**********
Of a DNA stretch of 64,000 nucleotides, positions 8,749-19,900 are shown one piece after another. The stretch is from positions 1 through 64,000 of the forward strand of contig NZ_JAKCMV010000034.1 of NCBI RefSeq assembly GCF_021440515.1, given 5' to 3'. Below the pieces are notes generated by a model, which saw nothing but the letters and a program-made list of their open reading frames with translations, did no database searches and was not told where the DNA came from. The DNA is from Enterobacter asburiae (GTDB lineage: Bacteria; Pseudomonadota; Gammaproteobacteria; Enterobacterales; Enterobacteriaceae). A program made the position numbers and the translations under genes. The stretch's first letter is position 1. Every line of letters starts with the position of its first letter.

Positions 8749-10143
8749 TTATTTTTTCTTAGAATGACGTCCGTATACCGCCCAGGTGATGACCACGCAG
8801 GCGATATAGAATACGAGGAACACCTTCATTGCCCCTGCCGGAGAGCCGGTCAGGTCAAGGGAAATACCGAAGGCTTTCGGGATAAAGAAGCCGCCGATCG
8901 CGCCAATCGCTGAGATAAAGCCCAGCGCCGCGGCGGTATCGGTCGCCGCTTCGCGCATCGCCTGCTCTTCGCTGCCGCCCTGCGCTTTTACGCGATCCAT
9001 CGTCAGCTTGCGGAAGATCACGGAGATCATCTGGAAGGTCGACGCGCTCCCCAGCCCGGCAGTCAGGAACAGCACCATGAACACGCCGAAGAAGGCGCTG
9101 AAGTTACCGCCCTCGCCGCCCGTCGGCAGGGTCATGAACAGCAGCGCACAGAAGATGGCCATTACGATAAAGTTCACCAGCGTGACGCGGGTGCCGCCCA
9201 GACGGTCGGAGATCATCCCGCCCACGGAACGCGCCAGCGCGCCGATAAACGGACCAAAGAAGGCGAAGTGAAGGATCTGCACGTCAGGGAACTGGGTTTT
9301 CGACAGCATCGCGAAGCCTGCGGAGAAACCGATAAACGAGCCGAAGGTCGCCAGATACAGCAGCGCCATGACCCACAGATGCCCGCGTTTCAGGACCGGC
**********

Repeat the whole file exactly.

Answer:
Of a DNA stretch of 64,000 nucleotides, positions 8,749-19,900 are shown one piece after another. The stretch is from positions 1 through 64,000 of the forward strand of contig NZ_JAKCMV010000034.1 of NCBI RefSeq assembly GCF_021440515.1, given 5' to 3'. Below the pieces are notes generated by a model, which saw nothing but the letters and a program-made list of their open reading frames with translations, did no database searches and was not told where the DNA came from. The DNA is from Enterobacter asburiae (GTDB lineage: Bacteria; Pseudomonadota; Gammaproteobacteria; Enterobacterales; Enterobacteriaceae). A program made the position numbers and the translations under genes. The stretch's first letter is position 1. Every line of letters starts with the position of its first letter.

Positions 8749-10143
8749 TTATTTTTTCTTAGAATGACGTCCGTATACCGCCCAGGTGATGACCACGCAG
8801 GCGATATAGAATACGAGGAACACCTTCATTGCCCCTGCCGGAGAGCCGGTCAGGTCAAGGGAAATACCGAAGGCTTTCGGGATAAAGAAGCCGCCGATCG
8901 CGCCAATCGCTGAGATAAAGCCCAGCGCCGCGGCGGTATCGGTCGCCGCTTCGCGCATCGCCTGCTCTTCGCTGCCGCCCTGCGCTTTTACGCGATCCAT
9001 CGTCAGCTTGCGGAAGATCACGGAGATCATCTGGAAGGTCGACGCGCTCCCCAGCCCGGCAGTCAGGAACAGCACCATGAACACGCCGAAGAAGGCGCTG
9101 AAGTTACCGCCCTCGCCGCCCGTCGGCAGGGTCATGAACAGCAGCGCACAGAAGATGGCCATTACGATAAAGTTCACCAGCGTGACGCGGGTGCCGCCCA
9201 GACGGTCGGAGATCATCCCGCCCACGGAACGCGCCAGCGCGCCGATAAACGGACCAAAGAAGGCGAAGTGAAGGATCTGCACGTCAGGGAACTGGGTTTT
9301 CGACAGCATCGCGAAGCCTGCGGAGAAACCGATAAACGAGCCGAAGGTCGCCAGATACAGCAGCGCCATGACCCACAGATGCCCGCGTTTCAGGACCGGC